Complexities in IT environments, especially cloud services and storage, make data management and privacy compliance a challenge. Attackers are taking aim at cloud services and APIs to disrupt processes. Automated data exchange from IoT devices and machine-to-machine communications has increased the spread of data dramatically and will continue to do so.

Data breaches often have cascading consequences. In addition to the financial and reputational harm they cause to victims, the information mined from leaks can be used to tailor future attacks more effectively. As this trend grows, the danger for companies increases as breaches to their infrastructure can impact partners and customers. This makes attacks more than an IT nightmare; they’re also a PR one.

Protect Your Data From Today's Cyber Threats
To better prepare for the modern threat landscape, businesses and IT service providers should look to consolidate IT tools and move toward integrated solutions — an approach that can help to minimize supply chain attacks and enable more rapid reaction and recovery times. MSPs alone use an average of four vendors. Add in the sheer volume of tools being used by the average business, and this can seriously complicate management efforts while potentially opening up devastating security gaps.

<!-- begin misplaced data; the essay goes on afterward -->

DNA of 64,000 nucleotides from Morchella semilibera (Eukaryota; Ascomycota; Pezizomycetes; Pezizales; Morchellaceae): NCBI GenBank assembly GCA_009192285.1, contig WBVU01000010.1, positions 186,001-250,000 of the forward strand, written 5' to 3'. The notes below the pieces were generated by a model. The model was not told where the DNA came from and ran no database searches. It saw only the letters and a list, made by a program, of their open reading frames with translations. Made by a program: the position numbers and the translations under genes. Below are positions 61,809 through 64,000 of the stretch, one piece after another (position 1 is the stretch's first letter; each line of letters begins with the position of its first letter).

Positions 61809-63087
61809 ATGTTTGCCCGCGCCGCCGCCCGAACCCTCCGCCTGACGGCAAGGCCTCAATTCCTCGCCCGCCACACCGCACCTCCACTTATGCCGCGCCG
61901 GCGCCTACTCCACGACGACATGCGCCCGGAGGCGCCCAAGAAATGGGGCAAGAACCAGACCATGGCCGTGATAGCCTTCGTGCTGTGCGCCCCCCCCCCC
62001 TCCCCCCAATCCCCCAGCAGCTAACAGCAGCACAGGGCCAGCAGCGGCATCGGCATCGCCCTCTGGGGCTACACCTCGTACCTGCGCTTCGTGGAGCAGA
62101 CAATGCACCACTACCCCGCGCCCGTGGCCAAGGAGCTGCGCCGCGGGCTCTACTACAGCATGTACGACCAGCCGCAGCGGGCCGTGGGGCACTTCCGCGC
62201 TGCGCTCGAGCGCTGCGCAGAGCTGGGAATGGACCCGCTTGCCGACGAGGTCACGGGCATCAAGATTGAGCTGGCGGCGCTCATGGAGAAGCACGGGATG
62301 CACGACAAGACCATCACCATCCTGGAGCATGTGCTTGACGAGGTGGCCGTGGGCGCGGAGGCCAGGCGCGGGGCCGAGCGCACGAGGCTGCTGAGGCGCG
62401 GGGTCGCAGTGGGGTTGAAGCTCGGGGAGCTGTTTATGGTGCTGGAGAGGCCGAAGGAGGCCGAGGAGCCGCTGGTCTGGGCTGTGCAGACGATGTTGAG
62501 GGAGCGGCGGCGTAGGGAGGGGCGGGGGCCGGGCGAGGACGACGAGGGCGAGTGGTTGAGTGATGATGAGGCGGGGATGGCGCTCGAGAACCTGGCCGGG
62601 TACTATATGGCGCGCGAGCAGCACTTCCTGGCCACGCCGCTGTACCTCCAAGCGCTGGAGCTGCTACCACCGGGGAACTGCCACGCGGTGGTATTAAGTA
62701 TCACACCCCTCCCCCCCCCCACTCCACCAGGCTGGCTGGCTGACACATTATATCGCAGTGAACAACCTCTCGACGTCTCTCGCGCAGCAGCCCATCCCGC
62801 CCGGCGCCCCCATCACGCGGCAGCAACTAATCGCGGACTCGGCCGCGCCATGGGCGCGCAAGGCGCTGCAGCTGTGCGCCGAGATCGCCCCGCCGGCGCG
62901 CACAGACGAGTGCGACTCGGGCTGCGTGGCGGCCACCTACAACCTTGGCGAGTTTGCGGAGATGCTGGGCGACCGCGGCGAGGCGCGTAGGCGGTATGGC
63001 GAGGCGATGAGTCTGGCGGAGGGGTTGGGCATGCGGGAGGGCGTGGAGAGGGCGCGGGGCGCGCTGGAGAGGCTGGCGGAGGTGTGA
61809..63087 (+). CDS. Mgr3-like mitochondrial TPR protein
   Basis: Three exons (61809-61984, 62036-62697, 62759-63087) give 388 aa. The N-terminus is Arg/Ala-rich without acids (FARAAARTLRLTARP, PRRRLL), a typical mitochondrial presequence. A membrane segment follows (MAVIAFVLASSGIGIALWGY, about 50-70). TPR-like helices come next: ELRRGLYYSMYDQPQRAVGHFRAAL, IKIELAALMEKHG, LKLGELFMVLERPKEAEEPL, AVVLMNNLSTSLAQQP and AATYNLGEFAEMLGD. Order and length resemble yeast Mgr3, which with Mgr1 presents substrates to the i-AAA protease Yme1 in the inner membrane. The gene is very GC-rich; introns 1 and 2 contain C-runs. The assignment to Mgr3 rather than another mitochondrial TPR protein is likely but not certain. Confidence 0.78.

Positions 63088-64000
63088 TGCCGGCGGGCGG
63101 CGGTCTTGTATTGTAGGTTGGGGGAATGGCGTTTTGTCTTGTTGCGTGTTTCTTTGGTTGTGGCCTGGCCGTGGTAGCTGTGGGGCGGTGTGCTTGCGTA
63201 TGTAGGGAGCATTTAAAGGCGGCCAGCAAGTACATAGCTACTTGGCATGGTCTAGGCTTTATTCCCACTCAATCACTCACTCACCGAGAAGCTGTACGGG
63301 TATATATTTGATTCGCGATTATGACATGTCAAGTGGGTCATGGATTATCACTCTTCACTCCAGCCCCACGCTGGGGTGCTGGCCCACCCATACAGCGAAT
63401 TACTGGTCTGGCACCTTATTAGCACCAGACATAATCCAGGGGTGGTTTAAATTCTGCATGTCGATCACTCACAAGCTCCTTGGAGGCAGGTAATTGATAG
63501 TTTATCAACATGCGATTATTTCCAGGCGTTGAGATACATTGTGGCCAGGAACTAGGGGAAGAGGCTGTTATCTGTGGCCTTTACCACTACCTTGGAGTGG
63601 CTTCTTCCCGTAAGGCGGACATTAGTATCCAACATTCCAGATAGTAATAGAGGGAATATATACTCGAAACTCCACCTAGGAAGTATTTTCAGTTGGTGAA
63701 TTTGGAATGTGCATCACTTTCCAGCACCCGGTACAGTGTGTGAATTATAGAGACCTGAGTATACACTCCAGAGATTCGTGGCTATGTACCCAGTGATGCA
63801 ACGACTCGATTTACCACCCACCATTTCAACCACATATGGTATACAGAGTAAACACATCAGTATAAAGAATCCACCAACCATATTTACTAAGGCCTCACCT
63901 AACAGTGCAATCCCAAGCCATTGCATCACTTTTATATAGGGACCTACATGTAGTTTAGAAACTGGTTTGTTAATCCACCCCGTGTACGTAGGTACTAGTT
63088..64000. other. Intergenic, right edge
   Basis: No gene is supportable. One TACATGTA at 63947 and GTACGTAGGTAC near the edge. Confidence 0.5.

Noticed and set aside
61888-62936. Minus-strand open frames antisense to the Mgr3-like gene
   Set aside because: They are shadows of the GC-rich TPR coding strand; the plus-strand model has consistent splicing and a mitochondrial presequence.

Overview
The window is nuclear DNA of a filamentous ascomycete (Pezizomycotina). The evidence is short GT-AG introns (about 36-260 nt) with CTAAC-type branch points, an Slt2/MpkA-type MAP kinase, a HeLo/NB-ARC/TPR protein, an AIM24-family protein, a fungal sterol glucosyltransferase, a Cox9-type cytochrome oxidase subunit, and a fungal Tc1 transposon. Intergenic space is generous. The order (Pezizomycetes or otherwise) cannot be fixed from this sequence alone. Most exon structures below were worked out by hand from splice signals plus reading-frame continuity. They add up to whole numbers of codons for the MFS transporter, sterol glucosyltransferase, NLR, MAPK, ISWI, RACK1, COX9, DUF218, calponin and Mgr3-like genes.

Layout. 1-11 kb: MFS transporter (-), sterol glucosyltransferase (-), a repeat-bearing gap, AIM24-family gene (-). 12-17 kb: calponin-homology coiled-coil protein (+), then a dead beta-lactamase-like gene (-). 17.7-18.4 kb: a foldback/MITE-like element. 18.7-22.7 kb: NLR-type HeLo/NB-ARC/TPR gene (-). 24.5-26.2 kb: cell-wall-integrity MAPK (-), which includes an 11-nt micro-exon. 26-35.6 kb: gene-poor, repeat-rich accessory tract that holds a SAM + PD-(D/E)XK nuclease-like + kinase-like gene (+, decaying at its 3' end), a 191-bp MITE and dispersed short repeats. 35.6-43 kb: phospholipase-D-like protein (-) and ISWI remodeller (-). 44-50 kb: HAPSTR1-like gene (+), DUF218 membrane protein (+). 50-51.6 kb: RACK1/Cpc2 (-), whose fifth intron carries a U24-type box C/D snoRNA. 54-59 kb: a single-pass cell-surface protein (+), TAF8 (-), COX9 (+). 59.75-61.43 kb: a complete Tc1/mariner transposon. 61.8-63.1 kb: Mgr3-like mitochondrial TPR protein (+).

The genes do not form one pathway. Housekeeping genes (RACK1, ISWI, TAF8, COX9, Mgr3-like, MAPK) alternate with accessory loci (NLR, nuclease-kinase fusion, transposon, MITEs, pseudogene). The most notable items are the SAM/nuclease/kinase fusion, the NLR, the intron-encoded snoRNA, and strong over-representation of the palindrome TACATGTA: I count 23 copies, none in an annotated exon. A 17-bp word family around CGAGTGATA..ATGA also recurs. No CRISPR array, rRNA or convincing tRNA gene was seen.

Integrating data protection and cybersecurity practices into one approach will help your team consolidate efforts and reduce threat points. Learn more about Acronis’ cyber protection solutions for businesses and IT service providers.

About the Author

Candid Wüest is the VP of Cyber Protection Research at Acronis, where he researches new threat trends and comprehensive protection methods. Previously, he worked for more than 16 years as the tech lead for Symantec's global security response team. Wüest is a frequent speaker at security-related conferences, including RSAC and AREA41, and is an adviser for the Swiss federal government on cyber-risks. He holds a master's in computer science from ETH Zurich and various certifications and patents.